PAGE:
It is often said that poetry done right is one part memory, one part experience. Narbonne’s debut collection of poetry affords us this type of poetry, straddling the lines of a shared world and the very internal emotional way one experiences that world. This collection unfolds from the premise offered in its title, You Were Here.  These profoundly personal pieces explore the pathways that a life takes from childhood to adulthood and the moments that fill that journey. While you could say that place always matters in work, and it often does here, whether it be Mountain Road, Wasaga Beach, or the Detroit River, these are physical spaces that are explored primarily though the poetic self. The moments and events revealed in their lines and images leave the reader with sense of living in that moment, feeling what the poet had, traveling the line of memory that places you in the world. The places in this collection while they may carry names we recognize are strongly those of Narbonne’s. He builds a world and shares it.

The primacy of placing the person in the image is laid out clear in the poem “At Kakabeka Falls” as after a vivid mediation on the physicality of the space before him “the road curled into hills blasted into shape,/scored Precambrian walls, open roofs, pulling the horizon close.” we hear the mother call out “It’s not a picture without someone in it.” And so it is with these poems that we not only see the world that carries Narbonne’s poetic lens, but we feel it too. The need to hurry home before a lightning storm opens up the day, the act of losing oneself in the middle of a question by a stranger on riverfront path, or the smell of lilac that cordoned off a childhood home from the outside world, all of these are profoundly personal moments that the reader, too, experiences.  The mean only so much as they mean to the poet. It is proximity that affords the best of this collection. We are never alone in the world we come to know in You Were Here.

This is because the poet draws us in close, let’s us feel what he feels, holds our hand, wraps it around our shoulder. As Narbonne brings us closer to his world, he draws us into the manner he feels and sees his daughter’s artwork. “My daughter’s scribbles are the tectonics of a new work/pushing coastal mountains/onto my wall” We not only see the world in which those mountains exist, but feel them rise, sense that our world is shaken by the simplicity of the moment, the sheer importance of witnessing what we have just witnessed. We not only see the drawing, but we feel it too. We know both its form and the sentiment it leaves us with. The poetic world of Narbonne is a gift he offers the reader in totality. You will know the places his senses have touched, feel the manner in which those places and people have shaped those senses, and you will feel as though you too know the speaker of these pieces not in the physical sense, but also in the way the person must appear in the photo. This is a strong debut for Narbonne, leaves us hopeful to return his world, share all that must follow the final image and memory of the book.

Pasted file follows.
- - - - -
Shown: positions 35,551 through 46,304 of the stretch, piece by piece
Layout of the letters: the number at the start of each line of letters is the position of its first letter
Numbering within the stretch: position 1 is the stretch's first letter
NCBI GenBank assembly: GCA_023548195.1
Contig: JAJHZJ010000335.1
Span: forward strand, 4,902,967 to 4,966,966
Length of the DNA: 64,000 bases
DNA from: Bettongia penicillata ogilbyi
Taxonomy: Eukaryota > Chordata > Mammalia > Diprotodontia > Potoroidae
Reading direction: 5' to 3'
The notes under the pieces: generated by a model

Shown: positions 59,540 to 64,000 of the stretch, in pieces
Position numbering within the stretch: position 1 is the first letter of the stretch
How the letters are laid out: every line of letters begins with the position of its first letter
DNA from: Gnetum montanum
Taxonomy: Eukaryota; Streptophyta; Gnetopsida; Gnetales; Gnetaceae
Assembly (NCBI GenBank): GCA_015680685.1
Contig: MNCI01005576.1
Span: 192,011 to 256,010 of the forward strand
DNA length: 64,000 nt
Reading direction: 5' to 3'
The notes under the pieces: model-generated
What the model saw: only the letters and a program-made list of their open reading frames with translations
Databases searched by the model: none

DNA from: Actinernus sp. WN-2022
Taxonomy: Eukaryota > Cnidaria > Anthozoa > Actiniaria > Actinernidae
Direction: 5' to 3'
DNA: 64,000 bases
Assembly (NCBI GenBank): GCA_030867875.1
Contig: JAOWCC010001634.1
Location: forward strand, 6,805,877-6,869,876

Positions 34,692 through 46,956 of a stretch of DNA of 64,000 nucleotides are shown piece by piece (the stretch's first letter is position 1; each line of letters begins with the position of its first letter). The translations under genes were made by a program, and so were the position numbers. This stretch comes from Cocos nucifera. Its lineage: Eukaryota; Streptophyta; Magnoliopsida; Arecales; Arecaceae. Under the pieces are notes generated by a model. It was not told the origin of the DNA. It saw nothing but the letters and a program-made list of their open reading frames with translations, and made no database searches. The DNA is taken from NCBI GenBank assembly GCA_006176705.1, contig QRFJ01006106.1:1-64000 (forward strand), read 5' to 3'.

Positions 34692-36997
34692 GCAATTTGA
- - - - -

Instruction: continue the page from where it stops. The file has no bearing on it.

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Adherents to the Lyrics of the Places We’ve Lived: Notes on the Second Book.

So today it is. This is official release date for my second poetry collection, This City at the Crossroads. This is that moment where the writer rejoices, embraces the idea that their work has been brought forth to the world, and all the toil behind it is officially brought from the private shadow into the public eye. While a good number of pieces have appeared in small magazines throughout the years, here is the totality of the thought behind that work. As this book begins to make it’s rounds to bookshops, libraries, and most importantly readers’ hands, I thought it important to speak to some aspects of the work.

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The Garage Next Door in Irvington

I used Carl Sandburg as a starting point to speak of a vibrant, beautiful city I once called home. Starting points are critical in explorations. If we understand that writing is an act of discovery, the process of writing this collection meant that I actively sought to discover the nature of the city and people in question. But it also meant that I actively sought to discover who am or who I was in the time I lived there. The starting point for this work comes after Big Medicine comes to Erie, but predates my return to Three-Fires Territory. The soul of the work arises from writing I did in the second floor office in the original urban farmhouse right across from the 400-year old Kyle Oak in the heart of Irvington. While revisions came years later, the soul remains. And the discovery is both personal and public. The launch of This City at the Crossroads marks the close of the chapter of this discovery.